One of the main issues facing current generators is one of size, says Duarte Borba, a researcher at EUROfusion, and ITER will attempt to overcome this shortfall. As reactors get larger, they become more stable and can achieve higher temperatures, the two key factors in creating fusion.

ITER is meant to be the successor to JET, and will take the technology developed there and apply it on a much larger scale. This includes JET’s tungsten and beryllium divertors, which capture energy in the reactor, as well as the capability to fully control the system remotely. ITER will also use superconducting magnets to create its magnetic field, as opposed to ones made of copper, according to Borba.

Such magnets will reduce the amount of energy consumed by the device and will allow for longer, more sustained plasma production. JET can currently only produce plasma in bursts, as it cannot sustain the high levels of energy use for very long.

Collaboration Is Key

The most important development made by JET and implemented with ITER may not even be scientific, but rather bureaucratic in nature, says Borba. As a project supported by multiple nations, JET forged the path for organizing and implementing a large-scale, decades-long project.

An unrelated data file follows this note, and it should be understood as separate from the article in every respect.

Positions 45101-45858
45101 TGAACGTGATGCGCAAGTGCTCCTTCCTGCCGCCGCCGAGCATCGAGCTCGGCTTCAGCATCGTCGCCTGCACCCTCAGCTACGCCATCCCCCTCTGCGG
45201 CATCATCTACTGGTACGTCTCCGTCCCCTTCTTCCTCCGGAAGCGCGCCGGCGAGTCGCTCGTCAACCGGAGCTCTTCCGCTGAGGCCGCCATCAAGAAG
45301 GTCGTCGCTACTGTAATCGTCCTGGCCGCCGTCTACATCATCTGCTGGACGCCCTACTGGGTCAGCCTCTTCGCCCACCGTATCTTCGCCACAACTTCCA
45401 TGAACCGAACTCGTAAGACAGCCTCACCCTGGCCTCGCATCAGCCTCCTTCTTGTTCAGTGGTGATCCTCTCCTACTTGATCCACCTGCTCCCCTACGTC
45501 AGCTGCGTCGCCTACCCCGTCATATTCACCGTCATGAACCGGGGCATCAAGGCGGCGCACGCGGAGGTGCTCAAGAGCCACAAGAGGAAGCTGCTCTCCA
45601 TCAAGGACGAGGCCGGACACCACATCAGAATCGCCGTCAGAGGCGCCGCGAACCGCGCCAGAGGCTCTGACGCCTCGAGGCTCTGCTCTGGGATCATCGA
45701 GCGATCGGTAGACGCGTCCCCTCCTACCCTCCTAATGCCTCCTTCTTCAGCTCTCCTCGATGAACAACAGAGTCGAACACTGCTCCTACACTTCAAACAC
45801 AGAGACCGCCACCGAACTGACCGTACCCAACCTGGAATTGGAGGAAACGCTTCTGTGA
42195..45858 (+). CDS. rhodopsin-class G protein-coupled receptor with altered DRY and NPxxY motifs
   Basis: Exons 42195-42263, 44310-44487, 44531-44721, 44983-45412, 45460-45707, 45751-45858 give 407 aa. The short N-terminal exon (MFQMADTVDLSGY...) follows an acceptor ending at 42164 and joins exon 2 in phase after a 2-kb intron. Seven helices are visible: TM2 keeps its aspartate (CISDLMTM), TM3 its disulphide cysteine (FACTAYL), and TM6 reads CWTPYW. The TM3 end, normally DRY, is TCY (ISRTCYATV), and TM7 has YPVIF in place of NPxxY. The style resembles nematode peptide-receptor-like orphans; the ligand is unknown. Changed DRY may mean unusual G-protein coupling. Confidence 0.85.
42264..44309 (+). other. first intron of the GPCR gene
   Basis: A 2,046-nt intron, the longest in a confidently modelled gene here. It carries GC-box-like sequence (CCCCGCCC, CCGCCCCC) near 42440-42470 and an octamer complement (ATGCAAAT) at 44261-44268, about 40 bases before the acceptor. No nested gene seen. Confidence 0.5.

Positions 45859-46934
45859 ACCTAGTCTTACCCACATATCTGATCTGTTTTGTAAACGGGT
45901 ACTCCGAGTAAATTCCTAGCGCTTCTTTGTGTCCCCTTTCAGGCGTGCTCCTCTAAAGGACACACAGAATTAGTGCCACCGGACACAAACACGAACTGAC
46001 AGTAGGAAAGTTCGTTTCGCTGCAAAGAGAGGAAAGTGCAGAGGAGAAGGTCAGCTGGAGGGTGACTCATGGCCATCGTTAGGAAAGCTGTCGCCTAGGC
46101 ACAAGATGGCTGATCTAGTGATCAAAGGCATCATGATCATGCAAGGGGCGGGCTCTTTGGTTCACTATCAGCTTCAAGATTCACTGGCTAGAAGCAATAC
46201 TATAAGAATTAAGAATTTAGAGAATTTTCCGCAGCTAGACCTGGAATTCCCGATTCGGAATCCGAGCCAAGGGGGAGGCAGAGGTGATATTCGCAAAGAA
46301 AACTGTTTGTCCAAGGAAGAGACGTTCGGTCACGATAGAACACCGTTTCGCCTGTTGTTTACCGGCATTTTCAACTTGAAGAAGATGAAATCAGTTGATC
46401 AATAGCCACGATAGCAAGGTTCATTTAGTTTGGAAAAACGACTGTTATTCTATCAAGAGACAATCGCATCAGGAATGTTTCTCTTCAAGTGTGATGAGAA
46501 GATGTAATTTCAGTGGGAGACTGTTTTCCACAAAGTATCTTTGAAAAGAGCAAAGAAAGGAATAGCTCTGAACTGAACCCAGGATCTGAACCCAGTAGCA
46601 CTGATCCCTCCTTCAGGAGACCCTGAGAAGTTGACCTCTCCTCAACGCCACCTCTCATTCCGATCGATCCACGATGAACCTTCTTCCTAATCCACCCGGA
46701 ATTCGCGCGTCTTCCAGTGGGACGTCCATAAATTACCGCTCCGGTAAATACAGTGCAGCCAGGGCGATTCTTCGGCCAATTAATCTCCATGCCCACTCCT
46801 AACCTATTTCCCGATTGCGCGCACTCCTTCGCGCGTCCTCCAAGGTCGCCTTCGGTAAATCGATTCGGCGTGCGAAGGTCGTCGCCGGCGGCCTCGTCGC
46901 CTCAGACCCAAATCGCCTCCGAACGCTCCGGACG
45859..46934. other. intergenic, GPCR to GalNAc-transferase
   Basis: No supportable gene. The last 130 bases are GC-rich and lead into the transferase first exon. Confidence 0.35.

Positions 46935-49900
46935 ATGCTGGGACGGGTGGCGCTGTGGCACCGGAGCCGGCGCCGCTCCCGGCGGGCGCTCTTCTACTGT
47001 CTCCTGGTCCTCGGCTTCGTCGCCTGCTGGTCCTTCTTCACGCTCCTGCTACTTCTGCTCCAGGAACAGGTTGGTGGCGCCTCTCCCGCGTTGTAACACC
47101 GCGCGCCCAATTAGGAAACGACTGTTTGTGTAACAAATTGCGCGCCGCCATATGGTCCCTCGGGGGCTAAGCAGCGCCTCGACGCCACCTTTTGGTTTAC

With a projected price tag of $15 billion and a daunting shopping list of complex components, ITER could only exist today as a collaborative effort. Each of the member nations contributes researchers and components, with the hope that the potential benefits will be shared by all.


An illustration showing which countries are responsible for manufacturing various parts of the ITER reactor. (Credit: ITER Organization)

However, the democratic nature of ITER has significantly slowed down its construction. The goal is to have all of the parts arrive at the same time, but allocating each part to a different country brings in political and economic variables that throw the timing off. When ITER first received formal approval in 2006, it was slated to first achieve fusion in 2016, a date which has since been pushed back at least 10 years. Issues with component construction and design disagreements have been blamed for the delays.

A Worldwide Effort

To achieve a fusion power plant capable of addressing our energy needs, ITER alone is still not enough, according to Neilson. Even though it represents a significant advancement in reactor design, ITER isn’t the end game for fusion research.

If everything goes to plan, ITER will pave the way for another reactor, called DEMO, which will expand the technologies perfected by ITER to an industrial scale, and hopefully prove that nuclear fusion is a viable source of energy.